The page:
5/9/14 – by James Fedewa
- Cleveland Browns: (…and it felt just like the movie Draft Day, but Cleveland did better than the movie). The Cleveland Browns made a couple moves and trades in the first round of the draft, still drafted the #1 rated cornerback (Justin Gilbert, CB, Oklahoma State) and the #1 rated quarterback (Johnny Manziel, QB, Texas A&M). PLUS, Cleveland acquired the Buffalo Bill’s 2015 first and fifth round picks and lost a 3rd and a 5th round pick this year.
- Minnesota Vikings: The Vikings drafted five 1st round players in the last two drafts (how does that happen?). Anthony Barr, OLB, UCLA can be a defensive end or strong side OLB. Barr is the type of player that will have double digit sacks, plus a high total of tackles. Teddy Bridgewater, QB, Louisville might be able to start week one. Bridgewater looks a lot like a young Aaron Rogers.
- Cincinnati Bengals: Landing a top tier cornerback with the 24th pick is a steal. Darqueze Dennard, CB, Michigan St, is a great pick this late in the first round.
- Philadelphia Eagles: The Eagles needed a 3-4 OLB pass rusher and they drafted Marcus Smith, DE, Louisville with their first round selection. Smith has good talent and good sack totals in college, but he could have been drafted later. The Eagles did trade down in this round, and the also acquired a 3rd round pick. Oddly enough, I had Smith mocked to the Eagles, but at #89 overall. So this trade-down is essentially worth two 3rd round draft picks.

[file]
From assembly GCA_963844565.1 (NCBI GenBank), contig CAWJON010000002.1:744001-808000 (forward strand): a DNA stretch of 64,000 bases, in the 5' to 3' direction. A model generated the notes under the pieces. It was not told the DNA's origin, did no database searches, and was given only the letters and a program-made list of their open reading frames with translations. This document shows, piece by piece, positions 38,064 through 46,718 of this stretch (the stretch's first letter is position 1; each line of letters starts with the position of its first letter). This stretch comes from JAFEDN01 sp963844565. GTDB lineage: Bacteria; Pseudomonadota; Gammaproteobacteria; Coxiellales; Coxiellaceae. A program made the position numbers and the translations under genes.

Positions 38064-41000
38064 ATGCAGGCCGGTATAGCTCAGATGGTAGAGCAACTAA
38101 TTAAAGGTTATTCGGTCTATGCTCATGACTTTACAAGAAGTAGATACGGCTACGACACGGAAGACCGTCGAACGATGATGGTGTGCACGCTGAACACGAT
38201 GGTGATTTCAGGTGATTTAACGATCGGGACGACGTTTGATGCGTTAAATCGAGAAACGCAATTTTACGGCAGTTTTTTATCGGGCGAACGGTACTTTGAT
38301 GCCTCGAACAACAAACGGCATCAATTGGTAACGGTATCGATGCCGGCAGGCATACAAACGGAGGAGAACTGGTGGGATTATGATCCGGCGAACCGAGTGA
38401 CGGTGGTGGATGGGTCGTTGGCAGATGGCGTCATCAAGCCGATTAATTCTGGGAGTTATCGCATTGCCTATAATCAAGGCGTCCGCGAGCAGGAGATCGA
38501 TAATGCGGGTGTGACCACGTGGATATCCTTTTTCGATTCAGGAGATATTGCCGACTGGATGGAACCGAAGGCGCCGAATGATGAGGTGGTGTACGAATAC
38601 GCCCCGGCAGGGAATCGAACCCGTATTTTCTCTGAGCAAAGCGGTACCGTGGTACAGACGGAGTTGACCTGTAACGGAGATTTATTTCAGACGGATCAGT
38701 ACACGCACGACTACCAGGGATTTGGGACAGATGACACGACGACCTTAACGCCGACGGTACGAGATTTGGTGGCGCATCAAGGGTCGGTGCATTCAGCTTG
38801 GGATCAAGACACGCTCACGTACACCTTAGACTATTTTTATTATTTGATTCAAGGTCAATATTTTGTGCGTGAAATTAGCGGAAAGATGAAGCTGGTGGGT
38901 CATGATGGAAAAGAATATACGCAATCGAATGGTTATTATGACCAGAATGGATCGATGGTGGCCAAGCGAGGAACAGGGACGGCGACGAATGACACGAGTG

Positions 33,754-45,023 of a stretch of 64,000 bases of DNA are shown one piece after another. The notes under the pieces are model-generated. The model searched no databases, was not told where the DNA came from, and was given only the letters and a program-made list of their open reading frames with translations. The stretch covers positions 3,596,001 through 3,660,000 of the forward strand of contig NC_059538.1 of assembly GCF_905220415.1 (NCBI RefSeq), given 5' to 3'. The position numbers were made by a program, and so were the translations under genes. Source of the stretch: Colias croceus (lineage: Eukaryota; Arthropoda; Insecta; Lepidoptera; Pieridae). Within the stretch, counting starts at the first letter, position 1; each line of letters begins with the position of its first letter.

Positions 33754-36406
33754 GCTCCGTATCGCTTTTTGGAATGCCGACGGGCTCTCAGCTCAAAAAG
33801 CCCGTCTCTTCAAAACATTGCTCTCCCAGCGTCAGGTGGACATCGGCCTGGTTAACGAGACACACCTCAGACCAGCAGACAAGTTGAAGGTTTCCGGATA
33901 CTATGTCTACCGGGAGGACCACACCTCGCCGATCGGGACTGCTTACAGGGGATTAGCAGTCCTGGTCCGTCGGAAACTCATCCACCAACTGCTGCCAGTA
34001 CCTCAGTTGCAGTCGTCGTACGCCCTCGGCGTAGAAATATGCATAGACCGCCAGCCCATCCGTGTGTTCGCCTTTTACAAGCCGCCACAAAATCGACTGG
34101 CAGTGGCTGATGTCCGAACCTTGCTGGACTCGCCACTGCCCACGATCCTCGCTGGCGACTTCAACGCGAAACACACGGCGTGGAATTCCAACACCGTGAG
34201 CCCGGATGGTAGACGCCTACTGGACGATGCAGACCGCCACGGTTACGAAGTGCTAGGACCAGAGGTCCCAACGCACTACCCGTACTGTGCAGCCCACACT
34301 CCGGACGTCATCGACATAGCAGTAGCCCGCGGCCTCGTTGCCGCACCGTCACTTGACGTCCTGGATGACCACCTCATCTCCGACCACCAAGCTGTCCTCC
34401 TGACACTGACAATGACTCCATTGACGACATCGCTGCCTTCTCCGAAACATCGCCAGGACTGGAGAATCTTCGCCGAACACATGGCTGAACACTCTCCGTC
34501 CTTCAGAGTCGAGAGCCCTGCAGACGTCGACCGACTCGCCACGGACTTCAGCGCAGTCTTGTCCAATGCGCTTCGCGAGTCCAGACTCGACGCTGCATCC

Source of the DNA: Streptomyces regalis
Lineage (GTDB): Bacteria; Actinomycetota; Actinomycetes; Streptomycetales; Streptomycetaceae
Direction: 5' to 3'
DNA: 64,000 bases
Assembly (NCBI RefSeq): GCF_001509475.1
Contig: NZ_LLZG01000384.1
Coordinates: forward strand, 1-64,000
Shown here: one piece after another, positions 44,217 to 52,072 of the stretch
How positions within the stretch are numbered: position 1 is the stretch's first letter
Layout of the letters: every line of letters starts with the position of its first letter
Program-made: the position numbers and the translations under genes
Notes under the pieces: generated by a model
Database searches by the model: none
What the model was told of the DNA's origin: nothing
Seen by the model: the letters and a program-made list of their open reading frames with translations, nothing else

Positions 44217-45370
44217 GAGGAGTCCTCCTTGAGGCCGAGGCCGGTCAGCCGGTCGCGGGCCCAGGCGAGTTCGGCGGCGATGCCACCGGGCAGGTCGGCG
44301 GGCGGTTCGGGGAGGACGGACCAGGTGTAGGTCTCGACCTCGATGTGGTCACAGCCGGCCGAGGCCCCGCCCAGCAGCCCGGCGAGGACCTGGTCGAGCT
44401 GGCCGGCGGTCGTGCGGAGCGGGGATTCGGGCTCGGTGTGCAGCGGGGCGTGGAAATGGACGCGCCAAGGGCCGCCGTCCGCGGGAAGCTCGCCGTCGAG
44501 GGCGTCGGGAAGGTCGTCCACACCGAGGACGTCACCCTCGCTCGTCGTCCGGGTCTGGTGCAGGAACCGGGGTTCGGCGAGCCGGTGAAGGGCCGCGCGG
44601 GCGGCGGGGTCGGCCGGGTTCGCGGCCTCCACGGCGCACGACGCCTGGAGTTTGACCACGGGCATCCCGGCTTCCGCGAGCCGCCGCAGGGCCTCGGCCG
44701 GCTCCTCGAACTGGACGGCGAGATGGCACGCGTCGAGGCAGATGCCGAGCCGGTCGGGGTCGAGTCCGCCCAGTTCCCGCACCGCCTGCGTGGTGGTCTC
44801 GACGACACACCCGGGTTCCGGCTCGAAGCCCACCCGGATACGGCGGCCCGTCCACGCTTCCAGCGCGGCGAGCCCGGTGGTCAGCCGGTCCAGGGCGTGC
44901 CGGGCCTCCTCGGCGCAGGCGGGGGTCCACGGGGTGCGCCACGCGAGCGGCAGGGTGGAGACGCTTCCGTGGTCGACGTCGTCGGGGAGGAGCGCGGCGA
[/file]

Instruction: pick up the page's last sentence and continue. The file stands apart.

- Detroit Lions: Eric Ebron, TE, North Carolina is the top rated tight end in this draft class, but they should have drafted defense first. Adding Ebron to a loaded offense could open things up for Calvin Johnson, Golden Tate and Reggie Bush, but it can also mean subtracting catches from those stars. Top 10 pick for a tight end is a little of a reach
- Kansas City Chiefs: Dee Ford, DE, Auburn has a lot of talent, but also has back problems (and he is a little outspoken). Plus, KC already has two Pro Bowl players at the position Ford will play (Hali and Houston). Could Tamba Hali be traded or cut before the season begins?
NONE. Every section in this first round was very good and impressive. This draft, from top to bottom, is loaded with talent and every prospect chosen will help their team. This is probably the best looking first round in a long time. The only prospect drafted that will get the short end of the media stick is Justin Gilbert of the Cleveland Browns, as Johnny Manziel will attract all the immediate media attention. Yet Gilbert is the #2 cornerback on the Browns and he will be learning from pro bowl CB Joe Haden, which is a major bonus.